Maintaining an emergency fund with at least 6 months of household expense is what most financial planners suggest.
Per Capita Income India: With the COVID-19 outbreak leading up to the lockdown across the countries, the economies of most nations are going to take a heavy toll on its finances. And, not just the country’s growth rate is going to be impacted, the individual income levels are also expected to take a hit. The Economic Research Department report from the State Bank of India has released a report authored by Dr. Soumya Kanti Ghosh, Group Chief Economic Adviser, State Bank of India stating that at all India level, the per capita income (PCI) will decline by 5.4% in FY21 to Rs 1.43 lakh. This decline in PCI is higher than the nominal GDP decline of 3.8%.
State-wise, the results are quite startling and interesting. The estimates suggest that rich states (states whose per capita income is greater than all India average) will be most affected in per capita income terms.
In Delhi (-15.4%) and Chandigarh (-13.9%), the decline in PCI is almost thrice than the decline at all India level (-5.4%).
States like Maharashtra, Gujarat, Telangana, and Tamil Nadu are expected to witness a decline of 10-12% in PCI in FY21! These states and UTs constitute as much as 47% of India’s GDP!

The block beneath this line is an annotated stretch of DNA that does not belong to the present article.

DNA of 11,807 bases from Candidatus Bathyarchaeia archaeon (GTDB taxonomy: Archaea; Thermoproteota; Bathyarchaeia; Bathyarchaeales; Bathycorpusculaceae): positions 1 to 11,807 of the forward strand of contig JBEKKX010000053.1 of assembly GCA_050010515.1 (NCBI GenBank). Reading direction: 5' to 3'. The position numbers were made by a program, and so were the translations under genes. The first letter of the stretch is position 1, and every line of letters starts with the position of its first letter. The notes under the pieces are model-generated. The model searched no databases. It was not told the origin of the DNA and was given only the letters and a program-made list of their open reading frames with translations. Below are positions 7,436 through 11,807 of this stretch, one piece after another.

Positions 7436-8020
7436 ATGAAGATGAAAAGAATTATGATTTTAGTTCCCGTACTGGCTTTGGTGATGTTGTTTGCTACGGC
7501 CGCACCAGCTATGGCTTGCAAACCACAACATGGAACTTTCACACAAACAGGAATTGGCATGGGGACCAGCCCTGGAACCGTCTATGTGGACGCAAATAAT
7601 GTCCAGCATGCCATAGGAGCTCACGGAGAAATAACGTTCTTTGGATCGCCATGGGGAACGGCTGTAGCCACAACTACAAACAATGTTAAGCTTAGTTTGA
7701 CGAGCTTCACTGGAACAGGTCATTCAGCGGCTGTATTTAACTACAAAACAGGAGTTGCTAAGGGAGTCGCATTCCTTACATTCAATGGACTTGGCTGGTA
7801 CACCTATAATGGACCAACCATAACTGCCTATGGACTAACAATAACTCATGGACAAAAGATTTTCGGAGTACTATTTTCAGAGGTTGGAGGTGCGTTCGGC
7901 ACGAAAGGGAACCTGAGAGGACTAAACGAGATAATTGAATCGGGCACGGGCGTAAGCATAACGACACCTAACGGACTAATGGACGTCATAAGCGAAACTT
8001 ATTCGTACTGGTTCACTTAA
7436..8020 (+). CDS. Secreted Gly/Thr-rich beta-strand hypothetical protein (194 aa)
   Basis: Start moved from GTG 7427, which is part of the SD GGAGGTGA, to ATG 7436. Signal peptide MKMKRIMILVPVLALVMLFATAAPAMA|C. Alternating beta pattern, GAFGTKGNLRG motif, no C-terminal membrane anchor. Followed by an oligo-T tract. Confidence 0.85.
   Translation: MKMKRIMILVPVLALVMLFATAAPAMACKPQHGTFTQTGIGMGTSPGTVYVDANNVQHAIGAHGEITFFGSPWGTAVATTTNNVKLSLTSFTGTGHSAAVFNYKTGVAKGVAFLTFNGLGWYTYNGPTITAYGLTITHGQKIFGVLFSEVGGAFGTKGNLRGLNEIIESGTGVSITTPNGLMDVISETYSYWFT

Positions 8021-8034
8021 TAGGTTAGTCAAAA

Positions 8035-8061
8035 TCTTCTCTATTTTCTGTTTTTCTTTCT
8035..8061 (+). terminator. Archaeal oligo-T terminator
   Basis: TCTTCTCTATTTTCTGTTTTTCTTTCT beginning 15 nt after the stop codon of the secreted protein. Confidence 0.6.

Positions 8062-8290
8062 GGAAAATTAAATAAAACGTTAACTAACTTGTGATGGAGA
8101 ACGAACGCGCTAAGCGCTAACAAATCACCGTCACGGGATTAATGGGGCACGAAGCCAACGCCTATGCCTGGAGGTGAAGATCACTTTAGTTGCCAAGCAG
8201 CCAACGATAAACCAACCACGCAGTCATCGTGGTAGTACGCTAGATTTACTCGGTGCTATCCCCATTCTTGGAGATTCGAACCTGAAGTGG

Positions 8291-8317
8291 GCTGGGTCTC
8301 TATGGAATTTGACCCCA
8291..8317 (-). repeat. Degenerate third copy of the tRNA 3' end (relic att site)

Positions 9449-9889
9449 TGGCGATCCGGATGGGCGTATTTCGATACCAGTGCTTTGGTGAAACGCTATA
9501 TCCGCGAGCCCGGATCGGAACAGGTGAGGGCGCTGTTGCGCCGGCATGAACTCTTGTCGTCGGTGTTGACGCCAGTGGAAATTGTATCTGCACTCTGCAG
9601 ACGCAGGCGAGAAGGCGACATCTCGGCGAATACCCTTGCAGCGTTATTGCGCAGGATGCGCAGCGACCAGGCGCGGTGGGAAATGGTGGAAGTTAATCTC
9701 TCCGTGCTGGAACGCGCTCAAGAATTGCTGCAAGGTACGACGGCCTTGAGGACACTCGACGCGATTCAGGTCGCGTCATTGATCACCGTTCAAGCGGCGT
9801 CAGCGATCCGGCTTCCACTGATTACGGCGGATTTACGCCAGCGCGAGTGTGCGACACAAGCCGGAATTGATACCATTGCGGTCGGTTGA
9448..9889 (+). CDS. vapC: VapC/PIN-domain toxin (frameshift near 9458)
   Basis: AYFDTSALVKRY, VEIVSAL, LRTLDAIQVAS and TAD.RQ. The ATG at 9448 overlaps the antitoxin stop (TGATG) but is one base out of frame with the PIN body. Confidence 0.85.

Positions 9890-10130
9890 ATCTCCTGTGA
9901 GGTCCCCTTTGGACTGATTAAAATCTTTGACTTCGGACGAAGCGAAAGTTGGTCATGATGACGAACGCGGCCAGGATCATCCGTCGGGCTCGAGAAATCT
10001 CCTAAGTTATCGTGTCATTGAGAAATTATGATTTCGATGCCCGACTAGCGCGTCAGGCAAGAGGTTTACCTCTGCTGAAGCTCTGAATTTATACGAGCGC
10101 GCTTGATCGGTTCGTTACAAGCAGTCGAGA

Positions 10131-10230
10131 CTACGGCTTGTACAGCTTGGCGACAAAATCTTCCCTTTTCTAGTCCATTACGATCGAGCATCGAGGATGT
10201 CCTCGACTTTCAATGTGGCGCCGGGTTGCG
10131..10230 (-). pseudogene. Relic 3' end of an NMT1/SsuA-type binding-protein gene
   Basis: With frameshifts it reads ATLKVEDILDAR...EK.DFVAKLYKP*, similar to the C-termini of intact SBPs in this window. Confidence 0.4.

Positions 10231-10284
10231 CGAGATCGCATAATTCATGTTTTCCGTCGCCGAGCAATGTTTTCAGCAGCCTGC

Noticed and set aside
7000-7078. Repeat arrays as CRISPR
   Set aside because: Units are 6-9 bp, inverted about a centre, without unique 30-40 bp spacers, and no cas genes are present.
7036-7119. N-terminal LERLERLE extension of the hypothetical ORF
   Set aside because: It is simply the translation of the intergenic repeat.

A total of 8 states and Union Territories are expected to witness a decline in PCI in double digits in FY21 and that is most alarming.
However, in the relatively less well off states like Madhya Pradesh, UP, Bihar, Odisha, etc. (where per capita income is below the national average) the decline in PCI is less than 8%.
Thus quite intriguingly, according to the report, it is expected that inequality gap in India will narrow down post-COVID pandemic as decline in income of rich states will be much greater than the decline in income of poor states.
Globally, almost all nations are expected to witness a contraction in the GDP growth rate at least for FY 2021.
For India, the report projects a GDP decline of 6.8% for FY21. As per the report, “We believe that India will clearly have a “statistical V-shaped recovery / Swoosh ” in FY22 primarily due to the favourable base effect. Beyond such base effect, it would, however, take at least till FY24, if India replicates the best case example in history, if not more before India gets back to pre-pandemic level growth rate! It will be an arduous journey, but we can change our destiny if we are clear in our mind of what we need to do! Historical experiences show that it takes on an average 4 years for a country to get back to pre-crisis growth rates, once it gets out of any crisis, and the best example in history is only around 2 years!”
What to do
With job-cuts and pay-cuts, managing finances will attain its importance in these times now. Maintaining an emergency fund with at least 6 months of household expense is what most financial planners suggest. It’s better to cut down on discretionary expenses and at the same time try to clear any kind of debt. Make sure, you don’t roll over credit card dues and avoid EMI moratorium scheme of RBI as far as possible. Also, make sure that your long term investments are on track and avoid dipping into existing investments unless hard-pressed for funds.